Review: "August: Osage County" is the Great American (Dysfunctional Family) Drama.

Share story

Theater review |

The ghosts of many other plays hover over the 2008 Pulitzer Prize-winning “August: Osage County.” This searing, explosive (and Tony-winning) tragicomedy by Tracy Letts is making its Seattle debut on a national tour stop at the Paramount Theatre.

For as did O’Neill, Miller, Albee and other Broadway titans, Letts has written his own epic version of the Great American Dysfunctional Family Drama.

Yet the savage humor he injects, and his vision of the Great Plains as a toxic waste dump of failed dreams and desires, is all Letts’ own. And in an engrossing 3 ½-hour marathon (with a few miking glitches on opening night), he chronicles one clan’s sins — alcoholism, drug addiction, incest and suicide, for starters — with a profane frankness only possible (on Broadway at least) today.

On Todd Rosenthal’s magnificent, three-story dollhouse of a set (nod to Ibsen), director Anna D. Shapiro and a splendid acting ensemble make shameless voyeurs of us all. When the closet doors start blasting off, and the skeletons of matriarch Violet Weston and brood tumble out, we’re hooked.

In her masterful turn as a chain-smoking, cancer-riddled, drug-dependent Violet, Estelle Parsons is a one-woman firing squad. She’s already destroyed herself. Now she’s reloading to take down her kin. Dramaturgically, that requires a family reunion. And the vanishing of her kinder, gentler (and alcoholic) poet husband Beverly Weston (Jon DeVries), provides one.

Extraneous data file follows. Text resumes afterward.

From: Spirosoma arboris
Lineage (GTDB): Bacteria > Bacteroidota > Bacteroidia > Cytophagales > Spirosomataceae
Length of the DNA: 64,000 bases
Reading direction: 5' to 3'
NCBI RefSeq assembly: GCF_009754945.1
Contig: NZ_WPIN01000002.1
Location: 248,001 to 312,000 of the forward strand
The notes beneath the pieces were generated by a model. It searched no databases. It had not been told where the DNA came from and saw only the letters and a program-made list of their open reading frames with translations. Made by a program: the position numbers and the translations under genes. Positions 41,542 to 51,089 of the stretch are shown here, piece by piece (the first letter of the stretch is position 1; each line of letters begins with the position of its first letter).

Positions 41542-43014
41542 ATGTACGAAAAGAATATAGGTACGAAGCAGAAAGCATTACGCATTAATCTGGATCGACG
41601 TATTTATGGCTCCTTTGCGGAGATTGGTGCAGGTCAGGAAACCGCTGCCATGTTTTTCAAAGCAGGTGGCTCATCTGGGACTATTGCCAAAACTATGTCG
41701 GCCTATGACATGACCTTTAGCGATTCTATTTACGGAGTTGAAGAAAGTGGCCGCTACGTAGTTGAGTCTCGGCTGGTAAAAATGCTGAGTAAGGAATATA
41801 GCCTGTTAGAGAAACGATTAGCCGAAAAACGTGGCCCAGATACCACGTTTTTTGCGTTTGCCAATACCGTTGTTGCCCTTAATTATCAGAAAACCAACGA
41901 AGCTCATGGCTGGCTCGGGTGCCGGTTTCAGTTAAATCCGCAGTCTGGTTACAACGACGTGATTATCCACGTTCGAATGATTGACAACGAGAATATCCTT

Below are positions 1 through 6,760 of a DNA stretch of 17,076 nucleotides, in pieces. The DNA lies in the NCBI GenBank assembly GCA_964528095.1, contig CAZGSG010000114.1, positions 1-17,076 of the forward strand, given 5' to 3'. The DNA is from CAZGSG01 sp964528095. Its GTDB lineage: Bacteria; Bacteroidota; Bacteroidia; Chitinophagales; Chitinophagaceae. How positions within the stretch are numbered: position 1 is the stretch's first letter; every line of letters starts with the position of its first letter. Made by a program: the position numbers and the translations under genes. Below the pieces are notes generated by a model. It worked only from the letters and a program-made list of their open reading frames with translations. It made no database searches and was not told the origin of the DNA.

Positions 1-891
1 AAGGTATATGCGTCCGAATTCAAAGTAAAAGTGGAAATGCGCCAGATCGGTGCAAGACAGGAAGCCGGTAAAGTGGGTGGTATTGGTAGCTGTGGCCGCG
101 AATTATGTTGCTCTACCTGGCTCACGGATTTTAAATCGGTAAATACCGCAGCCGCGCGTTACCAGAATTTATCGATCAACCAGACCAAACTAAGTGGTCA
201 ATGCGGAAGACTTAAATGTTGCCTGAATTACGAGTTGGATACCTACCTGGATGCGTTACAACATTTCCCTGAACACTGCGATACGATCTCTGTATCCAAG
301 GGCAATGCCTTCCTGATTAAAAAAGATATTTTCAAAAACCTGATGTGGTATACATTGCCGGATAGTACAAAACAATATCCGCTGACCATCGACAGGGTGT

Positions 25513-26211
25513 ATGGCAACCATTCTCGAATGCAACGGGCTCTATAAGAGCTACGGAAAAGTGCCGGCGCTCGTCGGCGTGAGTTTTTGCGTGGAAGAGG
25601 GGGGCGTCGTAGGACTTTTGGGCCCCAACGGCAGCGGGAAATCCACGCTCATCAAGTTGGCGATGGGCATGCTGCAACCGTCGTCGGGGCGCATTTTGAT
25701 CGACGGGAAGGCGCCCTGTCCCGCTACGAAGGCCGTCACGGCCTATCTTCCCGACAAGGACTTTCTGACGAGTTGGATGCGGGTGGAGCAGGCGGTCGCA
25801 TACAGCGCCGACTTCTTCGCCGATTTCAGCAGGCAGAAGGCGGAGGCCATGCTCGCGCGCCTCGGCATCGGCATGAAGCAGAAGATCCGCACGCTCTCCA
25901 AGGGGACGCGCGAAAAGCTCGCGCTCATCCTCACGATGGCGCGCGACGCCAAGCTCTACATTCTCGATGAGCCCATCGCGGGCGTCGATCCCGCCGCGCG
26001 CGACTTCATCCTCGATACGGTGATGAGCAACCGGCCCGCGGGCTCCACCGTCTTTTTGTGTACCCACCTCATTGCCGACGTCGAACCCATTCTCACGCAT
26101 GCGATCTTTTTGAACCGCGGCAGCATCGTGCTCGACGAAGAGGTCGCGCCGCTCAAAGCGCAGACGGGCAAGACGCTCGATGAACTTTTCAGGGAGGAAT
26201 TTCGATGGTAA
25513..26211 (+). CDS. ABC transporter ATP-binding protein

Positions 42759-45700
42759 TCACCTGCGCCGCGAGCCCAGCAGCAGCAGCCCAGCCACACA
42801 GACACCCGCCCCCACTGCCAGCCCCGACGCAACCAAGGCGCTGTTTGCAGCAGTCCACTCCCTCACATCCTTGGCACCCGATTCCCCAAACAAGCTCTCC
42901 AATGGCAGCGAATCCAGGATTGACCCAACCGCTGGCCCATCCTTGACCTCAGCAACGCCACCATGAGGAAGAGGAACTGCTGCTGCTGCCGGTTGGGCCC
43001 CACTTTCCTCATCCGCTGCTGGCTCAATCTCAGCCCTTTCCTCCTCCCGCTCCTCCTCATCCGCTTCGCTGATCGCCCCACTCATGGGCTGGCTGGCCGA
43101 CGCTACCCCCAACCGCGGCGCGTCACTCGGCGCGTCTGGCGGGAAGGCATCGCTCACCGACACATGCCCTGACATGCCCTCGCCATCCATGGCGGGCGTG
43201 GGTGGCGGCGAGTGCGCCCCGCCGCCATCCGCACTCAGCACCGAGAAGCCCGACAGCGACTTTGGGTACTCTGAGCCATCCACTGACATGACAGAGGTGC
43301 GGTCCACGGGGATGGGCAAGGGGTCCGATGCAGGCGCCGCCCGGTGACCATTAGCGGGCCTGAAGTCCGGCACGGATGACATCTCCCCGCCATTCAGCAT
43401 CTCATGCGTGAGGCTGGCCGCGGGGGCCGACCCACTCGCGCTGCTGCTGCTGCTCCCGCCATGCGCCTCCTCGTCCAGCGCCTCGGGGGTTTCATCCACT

It is warily attended by Violet’s yappy sister Mattie Fae (Libby George); Violet’s daughters — caustic Barbara (Shannon Cochran), ditsy Karen (Amy Warren) and stoical Ivy (Angelica Torn); and their own problematic mates and kids.

And once the rage and bile starts flowing, with the booze, the confrontations and confessions follow. (Nod to Albee.)

Letts’ flair for grotesque characters and macabre humor anchored his earlier plays (“Killer Joe,” “The Bug”), set in “white trash” Oklahoma. But laughs scored off pathetic losers can feel cheap and glib.

His superb comic instincts also get a workout in “August: Osage County,” which is peppered with hilarious, venomous (and unprintable) insults and retorts.

But Letts digs deeper here, into his own Oklahoma roots, to portray a middle-class family of academics. And he reaches higher, to contextualize their suffering in an Old West of bitter disillusionment, bequeathed from a hardened, bitter “greatest” generation to its conflicted, scattered offspring.

A somewhat romanticized Oklahoma is evoked by Johnna (DeLanna Studi), a serene Native American housekeeper who brings a bit of calm into the Weston war zone.

And there is empathy for the more loving, vulnerable relations — Barbara’s cheeky teenage daughter (Emily Kinney) and Mattie’s tolerant husband and son (played by veteran Oregon Shakespeare Festival actor Paul Vincent O’Connor, and Stephen Riley Key).

Even Parson’s richly textured Violet — in her semi-coherent states, and even her shrewish ones — snags our pity. Violet is hell on wheels. But she’s another motherless child, too.

Misha Berson: